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This forum is for our discussions on any classical guitar works. Regardless of whether these works are still under copyright, we can illustrate our discussions with extracts to a maximum length of 8 bars or 30 seconds, using attached audio files (mp3, wav or wma) or video files (mov or wmv). Only attached files are permitted. Links to audio and video files are not allowed.
This forum is for our discussions on any classical guitar works. Regardless of whether these works are still under copyright, we can illustrate our discussions with extracts to a maximum length of 8 bars or 30 seconds, using attached audio files (mp3, wav or wma) or video files (mov or wmv). Only attached files are permitted. Links to audio and video files are not allowed. However, we can say in our posts "you can hear a model interpretation by such and such a guitarist on such and such a site".
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I am working on Estudio 3 (Sor Op. 6, No. 2) from the Segovia edition of "Twenty Studies for the Guitar" with my teacher.
The first two eight notes in the last measure make up a triad consisting of A, D, and G# (from low note to high note). This triad doesn't seem to fit well in the music, and we are wondering if there is a wrong note here. The combination of the A on the third string and the G# on the first string does not sound right. Older publications of the same study have the same triad. We are are wondering if Sor really wrote this triad, or if he did write it, was it intentional or a mistake.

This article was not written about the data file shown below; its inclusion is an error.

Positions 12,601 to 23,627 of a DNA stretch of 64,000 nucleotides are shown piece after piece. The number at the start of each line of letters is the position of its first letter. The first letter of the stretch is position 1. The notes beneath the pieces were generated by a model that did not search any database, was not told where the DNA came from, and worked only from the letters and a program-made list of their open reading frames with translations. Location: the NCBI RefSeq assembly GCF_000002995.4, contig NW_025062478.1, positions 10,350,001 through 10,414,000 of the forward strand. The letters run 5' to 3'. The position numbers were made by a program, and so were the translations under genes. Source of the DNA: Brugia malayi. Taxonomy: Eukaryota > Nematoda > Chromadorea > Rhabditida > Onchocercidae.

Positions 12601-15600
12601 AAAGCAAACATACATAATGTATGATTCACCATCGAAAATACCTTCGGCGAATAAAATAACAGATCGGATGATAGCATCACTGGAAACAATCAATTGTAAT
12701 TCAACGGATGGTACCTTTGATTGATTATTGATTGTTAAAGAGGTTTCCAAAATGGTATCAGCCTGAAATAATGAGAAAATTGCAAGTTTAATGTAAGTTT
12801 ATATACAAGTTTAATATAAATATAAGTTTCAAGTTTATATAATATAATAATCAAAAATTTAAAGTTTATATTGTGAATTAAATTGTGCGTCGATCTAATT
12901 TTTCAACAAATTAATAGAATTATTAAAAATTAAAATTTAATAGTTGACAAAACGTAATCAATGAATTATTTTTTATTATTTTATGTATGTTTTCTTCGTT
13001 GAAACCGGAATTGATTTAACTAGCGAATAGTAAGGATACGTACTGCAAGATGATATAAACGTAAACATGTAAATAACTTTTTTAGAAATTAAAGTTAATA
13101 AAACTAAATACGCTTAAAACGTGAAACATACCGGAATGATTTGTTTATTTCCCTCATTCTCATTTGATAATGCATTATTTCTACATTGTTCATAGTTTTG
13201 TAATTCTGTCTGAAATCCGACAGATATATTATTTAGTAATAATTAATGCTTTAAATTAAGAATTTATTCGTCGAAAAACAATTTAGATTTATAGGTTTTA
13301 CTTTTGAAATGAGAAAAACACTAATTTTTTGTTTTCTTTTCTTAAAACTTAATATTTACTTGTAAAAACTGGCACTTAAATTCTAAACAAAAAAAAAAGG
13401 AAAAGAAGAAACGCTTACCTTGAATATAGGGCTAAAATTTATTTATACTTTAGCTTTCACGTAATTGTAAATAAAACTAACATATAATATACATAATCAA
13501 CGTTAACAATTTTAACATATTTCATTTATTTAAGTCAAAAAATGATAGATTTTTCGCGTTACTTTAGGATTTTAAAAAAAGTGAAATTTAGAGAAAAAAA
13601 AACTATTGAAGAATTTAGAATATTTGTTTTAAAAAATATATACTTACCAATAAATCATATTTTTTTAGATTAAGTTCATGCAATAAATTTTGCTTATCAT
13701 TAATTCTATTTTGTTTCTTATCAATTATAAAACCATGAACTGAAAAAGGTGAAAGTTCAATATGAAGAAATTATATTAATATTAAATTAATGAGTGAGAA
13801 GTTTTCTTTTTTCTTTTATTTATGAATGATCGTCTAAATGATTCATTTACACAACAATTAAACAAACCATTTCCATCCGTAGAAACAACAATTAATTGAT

There are several places in the music where Sor uses a triad consisting of B, D, and G# which is a 7th chord. We are not sure if this should be used instead.
I've had a good look at the piece in question and I must confess that it all seems perfectly in order to me. The G# resolves up to A (no problem there). The D drops half a step to C# (again no problem). The A moves down an octave to the low A, echoing what the E does at the end of the first part. I've tried using a B instead of the A and to me this doesn't sound right at all. Perhaps someone with a better technical understanding of harmony than I could explain it more fully, but I personally don't think that there is anything to worry about.
Thank you for taking the time to look at this. I guess my ear has to get used to this.
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Yes, 'wrong notes' in the Twenty Studies--familiar ground to the isolated amateur such as myself. I don't know how many times I've caught myself misinterpreting the text as written, even now, 30 years after starting my study of them. When I began learning them I would often say to the page " That's impossible! Nobody could play that. That's got to be a misprint". Still, I worked at it and it gradually became clear.
As Bob Dylan says: "I was so much older then. I'm younger than that now"
There's nothing wrong. D is a suspension from the previous chord and it resolves to C#. G# is the leading tone, and it's a retardation or if you prefer a suspension that resolves upwards to the tonic. A is the tonic. If you want just play the 2 last bars not with broken chords, just the chords and it'll feel righter to you. Also play the A at the 5th string (open), not at the G string, and you'll get it even better. Of course then play it as written!